Network interface 3040 may be configured to allow data to be exchanged between computer system 3000 and other devices 3060 attached to a network or networks 3050, such as other computer systems or devices as illustrated in the other Figures described herein, for example. In various embodiments, network interface 3040 may support communication via any suitable wired or wireless general data networks, such as types of Ethernet network, for example. Additionally, network interface 3040 may support communication via telecommunications/telephony networks such as analog voice networks or digital fiber communications networks, via storage area networks such as Fibre Channel SANs, or via any other suitable type of network and/or protocol.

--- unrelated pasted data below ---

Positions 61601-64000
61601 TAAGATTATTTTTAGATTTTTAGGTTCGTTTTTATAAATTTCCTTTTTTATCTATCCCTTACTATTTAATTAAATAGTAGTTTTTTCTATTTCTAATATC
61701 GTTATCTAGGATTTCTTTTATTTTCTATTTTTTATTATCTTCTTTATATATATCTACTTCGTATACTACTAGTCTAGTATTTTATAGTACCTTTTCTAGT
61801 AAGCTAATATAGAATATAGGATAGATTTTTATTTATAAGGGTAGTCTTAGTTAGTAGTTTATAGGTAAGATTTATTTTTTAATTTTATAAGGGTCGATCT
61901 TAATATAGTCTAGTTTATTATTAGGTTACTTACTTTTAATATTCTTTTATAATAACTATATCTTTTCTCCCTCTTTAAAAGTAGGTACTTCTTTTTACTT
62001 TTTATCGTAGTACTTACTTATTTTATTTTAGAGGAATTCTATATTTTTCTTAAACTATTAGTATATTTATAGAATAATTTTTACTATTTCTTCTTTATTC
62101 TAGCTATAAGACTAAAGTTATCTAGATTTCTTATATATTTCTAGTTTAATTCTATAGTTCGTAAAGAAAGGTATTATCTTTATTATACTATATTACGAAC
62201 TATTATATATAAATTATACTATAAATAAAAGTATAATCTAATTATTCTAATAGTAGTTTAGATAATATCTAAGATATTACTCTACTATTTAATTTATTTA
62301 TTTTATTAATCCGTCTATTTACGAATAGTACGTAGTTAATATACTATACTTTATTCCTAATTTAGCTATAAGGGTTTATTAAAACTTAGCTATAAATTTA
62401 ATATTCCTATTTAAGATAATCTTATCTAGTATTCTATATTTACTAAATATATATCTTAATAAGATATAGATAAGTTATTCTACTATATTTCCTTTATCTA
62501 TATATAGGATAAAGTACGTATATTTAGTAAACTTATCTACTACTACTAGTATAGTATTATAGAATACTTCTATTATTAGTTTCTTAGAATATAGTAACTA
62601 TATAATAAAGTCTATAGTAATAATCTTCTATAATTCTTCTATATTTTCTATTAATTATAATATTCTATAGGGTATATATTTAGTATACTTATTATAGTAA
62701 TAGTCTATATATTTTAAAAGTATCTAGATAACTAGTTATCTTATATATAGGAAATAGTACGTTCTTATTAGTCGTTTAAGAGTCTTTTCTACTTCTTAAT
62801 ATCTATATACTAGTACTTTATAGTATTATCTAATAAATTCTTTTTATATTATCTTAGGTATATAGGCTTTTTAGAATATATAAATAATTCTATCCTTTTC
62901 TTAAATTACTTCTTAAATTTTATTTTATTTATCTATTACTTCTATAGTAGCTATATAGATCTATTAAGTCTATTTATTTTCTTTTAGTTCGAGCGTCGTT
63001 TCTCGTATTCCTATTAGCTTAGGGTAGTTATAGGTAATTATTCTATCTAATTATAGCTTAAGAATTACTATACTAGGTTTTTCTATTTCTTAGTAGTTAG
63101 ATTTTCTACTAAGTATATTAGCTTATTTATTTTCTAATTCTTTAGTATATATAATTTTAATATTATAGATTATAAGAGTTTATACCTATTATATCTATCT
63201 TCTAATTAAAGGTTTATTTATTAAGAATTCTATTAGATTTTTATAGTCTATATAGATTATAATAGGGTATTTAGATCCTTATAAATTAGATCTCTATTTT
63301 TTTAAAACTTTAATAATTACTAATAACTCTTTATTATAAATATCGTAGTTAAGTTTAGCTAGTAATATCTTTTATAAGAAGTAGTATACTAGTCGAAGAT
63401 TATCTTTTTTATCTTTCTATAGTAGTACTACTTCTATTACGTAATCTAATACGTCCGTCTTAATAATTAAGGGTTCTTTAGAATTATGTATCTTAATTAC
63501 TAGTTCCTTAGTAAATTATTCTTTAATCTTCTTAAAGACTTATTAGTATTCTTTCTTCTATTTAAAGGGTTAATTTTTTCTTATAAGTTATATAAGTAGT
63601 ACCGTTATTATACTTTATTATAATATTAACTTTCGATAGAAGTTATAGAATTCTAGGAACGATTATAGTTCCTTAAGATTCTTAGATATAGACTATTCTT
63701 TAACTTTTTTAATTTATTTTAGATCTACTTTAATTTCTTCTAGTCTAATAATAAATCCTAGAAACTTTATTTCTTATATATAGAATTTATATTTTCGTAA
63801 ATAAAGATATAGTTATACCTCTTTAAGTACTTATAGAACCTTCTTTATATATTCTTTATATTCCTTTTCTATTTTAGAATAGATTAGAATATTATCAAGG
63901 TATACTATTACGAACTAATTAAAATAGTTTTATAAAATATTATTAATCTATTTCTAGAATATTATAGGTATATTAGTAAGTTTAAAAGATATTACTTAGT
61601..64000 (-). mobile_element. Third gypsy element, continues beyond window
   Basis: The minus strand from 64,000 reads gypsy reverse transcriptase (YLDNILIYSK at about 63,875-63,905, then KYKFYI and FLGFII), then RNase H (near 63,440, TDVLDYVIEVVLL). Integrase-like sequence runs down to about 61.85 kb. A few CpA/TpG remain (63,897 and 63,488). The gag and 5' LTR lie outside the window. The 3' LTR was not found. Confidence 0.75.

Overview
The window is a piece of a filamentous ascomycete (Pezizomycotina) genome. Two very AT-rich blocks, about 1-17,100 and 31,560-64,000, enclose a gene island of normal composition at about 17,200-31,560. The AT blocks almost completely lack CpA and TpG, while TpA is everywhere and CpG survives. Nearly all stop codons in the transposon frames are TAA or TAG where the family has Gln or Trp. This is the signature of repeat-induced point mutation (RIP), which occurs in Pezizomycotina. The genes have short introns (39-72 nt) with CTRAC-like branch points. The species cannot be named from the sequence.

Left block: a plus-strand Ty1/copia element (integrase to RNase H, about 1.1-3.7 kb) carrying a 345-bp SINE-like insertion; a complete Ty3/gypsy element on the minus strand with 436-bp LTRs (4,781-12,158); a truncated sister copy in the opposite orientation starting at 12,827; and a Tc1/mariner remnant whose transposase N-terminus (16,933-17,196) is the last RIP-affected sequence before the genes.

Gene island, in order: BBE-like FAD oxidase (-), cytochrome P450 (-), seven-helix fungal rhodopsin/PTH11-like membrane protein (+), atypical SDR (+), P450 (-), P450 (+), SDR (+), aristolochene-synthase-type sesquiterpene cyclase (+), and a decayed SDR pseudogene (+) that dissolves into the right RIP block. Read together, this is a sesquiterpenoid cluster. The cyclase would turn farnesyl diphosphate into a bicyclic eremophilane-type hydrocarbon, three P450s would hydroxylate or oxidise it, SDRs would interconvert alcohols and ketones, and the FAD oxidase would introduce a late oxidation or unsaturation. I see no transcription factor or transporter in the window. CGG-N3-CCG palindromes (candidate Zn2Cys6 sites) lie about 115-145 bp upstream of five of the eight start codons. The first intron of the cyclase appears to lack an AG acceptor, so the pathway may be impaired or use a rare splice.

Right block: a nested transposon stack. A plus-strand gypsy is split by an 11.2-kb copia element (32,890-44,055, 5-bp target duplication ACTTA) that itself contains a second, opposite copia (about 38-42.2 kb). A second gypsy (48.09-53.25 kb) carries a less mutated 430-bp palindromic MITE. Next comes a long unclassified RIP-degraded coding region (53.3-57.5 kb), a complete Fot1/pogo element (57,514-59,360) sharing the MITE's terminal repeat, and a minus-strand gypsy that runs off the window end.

In some embodiments, system memory 3020 may be one embodiment of a computer-accessible medium configured to store program instructions and data as described above in reference to the other Figures for implementing embodiments of snapshot export control methods and/or storage gateway technologies. However, in other embodiments, program instructions and/or data may be received, sent or stored upon different types of computer-accessible media. Generally speaking, a computer-accessible medium may include non-transitory storage media or memory media such as magnetic or optical media, e.g., disk or DVD/CD coupled to computer system 3000 via I/O interface 3030. A non-transitory computer-accessible storage medium may also include any volatile or non-volatile media such as RAM (e.g. SDRAM, DDR SDRAM, RDRAM, SRAM, etc.), ROM, etc, that may be included in some embodiments of computer system 3000 as system memory 3020 or another type of memory. Further, a computer-accessible medium may include transmission media or signals such as electrical, electromagnetic, or digital signals, conveyed via a communication medium such as a network and/or a wireless link, such as may be implemented via network interface 3040.

Conclusion